Someone’s been selling illegal fairy technology to goblins. The Lower Elements Police Reconnaissance Unit (LEPrecon) suspects Artemis Fowl, a 13-year old criminal mastermind, who previously cost the fairies of the Lower Elements a half-ton of gold and the embarrassment of being outwitted by a human.
Goblins, fairies, LEPrecon and a teenage criminal mastermind?
For readers of the Artemis Fowl science-fantasy series, the combination of fantasy, near-future fairy technologies and thrills is par for the course.
ARTEMIS FOWL 2: THE ARCTIC INCIDENT picks up one year after Book One. Artemis is trying to rescue his kidnapped father from the Russian Mafia when Fairies Captain Holly Short, fungus-cigar-smoking Commander Julius Root, and the tech genius centaur Foaly of LEPrecon bring Artemis and his mountain-of-a-bodyguard, Butler, to the Lower Elements for questioning.
Artemis proves he has no involvement with the illegal weapons transfers and helps the fairies realize it’s likely one of their own is behind the illegal technology transfers and may be inciting the barely-intelligent goblins to riot.
Artemis cuts a deal – he’ll help the fairies find the traitor if they help him rescue his father.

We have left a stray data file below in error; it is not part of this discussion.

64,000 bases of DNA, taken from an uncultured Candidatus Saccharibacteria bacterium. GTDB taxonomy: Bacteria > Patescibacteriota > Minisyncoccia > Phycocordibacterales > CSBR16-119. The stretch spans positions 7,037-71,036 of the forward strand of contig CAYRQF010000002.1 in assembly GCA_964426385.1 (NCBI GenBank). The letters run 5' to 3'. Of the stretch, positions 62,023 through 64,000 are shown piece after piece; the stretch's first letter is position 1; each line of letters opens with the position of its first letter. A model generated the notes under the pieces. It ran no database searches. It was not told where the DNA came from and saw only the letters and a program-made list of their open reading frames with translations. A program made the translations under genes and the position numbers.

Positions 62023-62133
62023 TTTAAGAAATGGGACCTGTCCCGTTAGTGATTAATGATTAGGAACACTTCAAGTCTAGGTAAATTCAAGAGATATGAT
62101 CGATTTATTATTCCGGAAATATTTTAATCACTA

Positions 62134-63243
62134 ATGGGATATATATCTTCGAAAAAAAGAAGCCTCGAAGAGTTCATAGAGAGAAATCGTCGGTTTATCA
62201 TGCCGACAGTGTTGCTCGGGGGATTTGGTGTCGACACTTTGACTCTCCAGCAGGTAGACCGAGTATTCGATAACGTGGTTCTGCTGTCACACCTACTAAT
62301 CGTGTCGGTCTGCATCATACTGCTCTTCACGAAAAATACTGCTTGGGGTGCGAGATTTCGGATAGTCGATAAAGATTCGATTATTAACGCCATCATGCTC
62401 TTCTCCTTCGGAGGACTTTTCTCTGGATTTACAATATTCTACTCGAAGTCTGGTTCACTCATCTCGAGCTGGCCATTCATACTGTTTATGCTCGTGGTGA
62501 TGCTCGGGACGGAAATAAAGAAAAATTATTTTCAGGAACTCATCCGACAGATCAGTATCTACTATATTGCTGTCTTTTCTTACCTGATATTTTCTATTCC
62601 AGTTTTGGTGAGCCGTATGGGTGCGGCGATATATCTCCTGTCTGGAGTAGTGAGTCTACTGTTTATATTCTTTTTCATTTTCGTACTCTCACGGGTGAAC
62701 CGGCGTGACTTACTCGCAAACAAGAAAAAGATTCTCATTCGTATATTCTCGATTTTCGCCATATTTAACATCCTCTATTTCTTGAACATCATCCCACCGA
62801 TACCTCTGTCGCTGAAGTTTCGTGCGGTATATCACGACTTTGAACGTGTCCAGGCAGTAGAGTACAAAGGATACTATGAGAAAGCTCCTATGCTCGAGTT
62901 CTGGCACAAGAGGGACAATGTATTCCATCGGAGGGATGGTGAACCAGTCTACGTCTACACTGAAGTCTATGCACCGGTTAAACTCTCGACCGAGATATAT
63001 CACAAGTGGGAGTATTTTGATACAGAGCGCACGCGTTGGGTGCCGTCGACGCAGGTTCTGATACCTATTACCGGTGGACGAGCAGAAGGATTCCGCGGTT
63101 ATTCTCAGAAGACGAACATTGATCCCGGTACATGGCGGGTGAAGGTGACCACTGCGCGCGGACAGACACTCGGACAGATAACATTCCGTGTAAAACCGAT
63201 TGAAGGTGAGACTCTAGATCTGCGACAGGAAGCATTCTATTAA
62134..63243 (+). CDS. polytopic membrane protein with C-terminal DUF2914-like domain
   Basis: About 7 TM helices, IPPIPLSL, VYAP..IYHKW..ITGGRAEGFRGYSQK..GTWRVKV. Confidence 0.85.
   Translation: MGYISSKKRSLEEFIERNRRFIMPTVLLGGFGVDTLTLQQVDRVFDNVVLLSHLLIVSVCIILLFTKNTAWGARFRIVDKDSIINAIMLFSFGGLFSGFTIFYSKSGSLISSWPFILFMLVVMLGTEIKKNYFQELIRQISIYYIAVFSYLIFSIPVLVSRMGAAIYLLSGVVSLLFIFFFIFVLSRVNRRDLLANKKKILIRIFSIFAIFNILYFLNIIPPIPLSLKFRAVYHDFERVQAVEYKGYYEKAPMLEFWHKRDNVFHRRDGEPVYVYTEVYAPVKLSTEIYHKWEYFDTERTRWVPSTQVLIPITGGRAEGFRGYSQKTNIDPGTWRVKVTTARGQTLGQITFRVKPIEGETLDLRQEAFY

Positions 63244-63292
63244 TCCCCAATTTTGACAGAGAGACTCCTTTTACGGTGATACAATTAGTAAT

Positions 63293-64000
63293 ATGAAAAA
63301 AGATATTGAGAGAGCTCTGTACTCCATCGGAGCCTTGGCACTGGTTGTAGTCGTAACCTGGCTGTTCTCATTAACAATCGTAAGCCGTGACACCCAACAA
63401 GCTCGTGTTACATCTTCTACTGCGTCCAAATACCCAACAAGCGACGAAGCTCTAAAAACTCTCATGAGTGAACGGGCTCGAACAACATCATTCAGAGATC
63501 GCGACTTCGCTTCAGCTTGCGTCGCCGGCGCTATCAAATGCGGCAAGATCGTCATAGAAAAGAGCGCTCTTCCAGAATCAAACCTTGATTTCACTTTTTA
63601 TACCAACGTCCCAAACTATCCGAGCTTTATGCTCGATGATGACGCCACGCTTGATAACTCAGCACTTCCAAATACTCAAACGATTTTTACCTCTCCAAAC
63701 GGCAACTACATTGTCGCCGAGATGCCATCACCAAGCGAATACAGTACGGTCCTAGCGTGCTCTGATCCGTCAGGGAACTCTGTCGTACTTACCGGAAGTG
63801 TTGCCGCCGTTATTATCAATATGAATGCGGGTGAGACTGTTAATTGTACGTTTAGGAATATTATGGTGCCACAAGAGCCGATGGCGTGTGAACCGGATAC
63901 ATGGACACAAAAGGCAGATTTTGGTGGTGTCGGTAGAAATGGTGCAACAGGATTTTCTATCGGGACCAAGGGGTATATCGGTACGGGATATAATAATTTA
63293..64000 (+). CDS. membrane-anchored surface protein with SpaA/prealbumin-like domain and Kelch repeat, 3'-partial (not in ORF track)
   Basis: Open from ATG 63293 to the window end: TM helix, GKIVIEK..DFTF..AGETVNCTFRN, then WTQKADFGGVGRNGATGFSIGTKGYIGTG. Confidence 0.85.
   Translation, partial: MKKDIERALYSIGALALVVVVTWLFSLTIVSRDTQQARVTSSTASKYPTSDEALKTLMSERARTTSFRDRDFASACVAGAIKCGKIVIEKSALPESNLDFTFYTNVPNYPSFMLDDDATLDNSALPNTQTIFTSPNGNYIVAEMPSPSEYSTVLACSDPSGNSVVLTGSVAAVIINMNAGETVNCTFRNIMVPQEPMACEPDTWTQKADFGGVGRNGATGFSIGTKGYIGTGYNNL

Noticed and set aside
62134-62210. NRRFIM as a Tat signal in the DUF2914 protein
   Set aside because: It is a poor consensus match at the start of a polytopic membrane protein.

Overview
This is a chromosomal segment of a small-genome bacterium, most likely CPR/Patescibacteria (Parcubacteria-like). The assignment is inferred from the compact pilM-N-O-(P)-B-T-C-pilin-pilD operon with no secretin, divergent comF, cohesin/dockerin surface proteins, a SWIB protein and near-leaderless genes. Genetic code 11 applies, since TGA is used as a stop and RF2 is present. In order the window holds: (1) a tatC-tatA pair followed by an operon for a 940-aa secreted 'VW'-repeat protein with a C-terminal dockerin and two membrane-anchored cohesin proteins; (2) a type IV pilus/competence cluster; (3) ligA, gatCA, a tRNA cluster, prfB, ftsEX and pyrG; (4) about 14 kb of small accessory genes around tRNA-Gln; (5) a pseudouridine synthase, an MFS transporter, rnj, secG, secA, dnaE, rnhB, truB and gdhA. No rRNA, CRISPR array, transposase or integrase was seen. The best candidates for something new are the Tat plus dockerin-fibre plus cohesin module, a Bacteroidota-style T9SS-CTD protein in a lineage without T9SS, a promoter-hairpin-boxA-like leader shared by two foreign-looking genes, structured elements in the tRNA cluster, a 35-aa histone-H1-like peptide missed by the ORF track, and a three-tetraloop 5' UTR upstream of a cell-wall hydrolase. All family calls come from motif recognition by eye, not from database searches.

THE ARCTIC INCIDENT splits the action between Ireland, Paris, Los Angeles, the Lower Elements, and the Russian Arctic. At the start of the novel, there is a great deal of suspicion and animosity between fairies and humans, but the need to cooperate allows the characters to develop trust and admiration for each other along the way.
Like Book 1, THE ARCTIC INCIDENT is a page-tuner. The action is as fast-paced as a thriller of the Mission Impossible type. Along the way we see fairy technologies that are decades ahead of their human equivalents (example, the Pressure Elevators, the massive natural shafts that fairy shuttles ride to quickly get around the earth), get to know the human and fairy characters (the hilarious Mulch Diggums and the evil Opal Koboi), and enjoy a great deal of humor.
For me, THE ARCTIC INCIDENT is the best of the Artemis series. When I started to read Artemis, it was the first I read. But on re-reading, I realized how tightly plotted and well-written it is.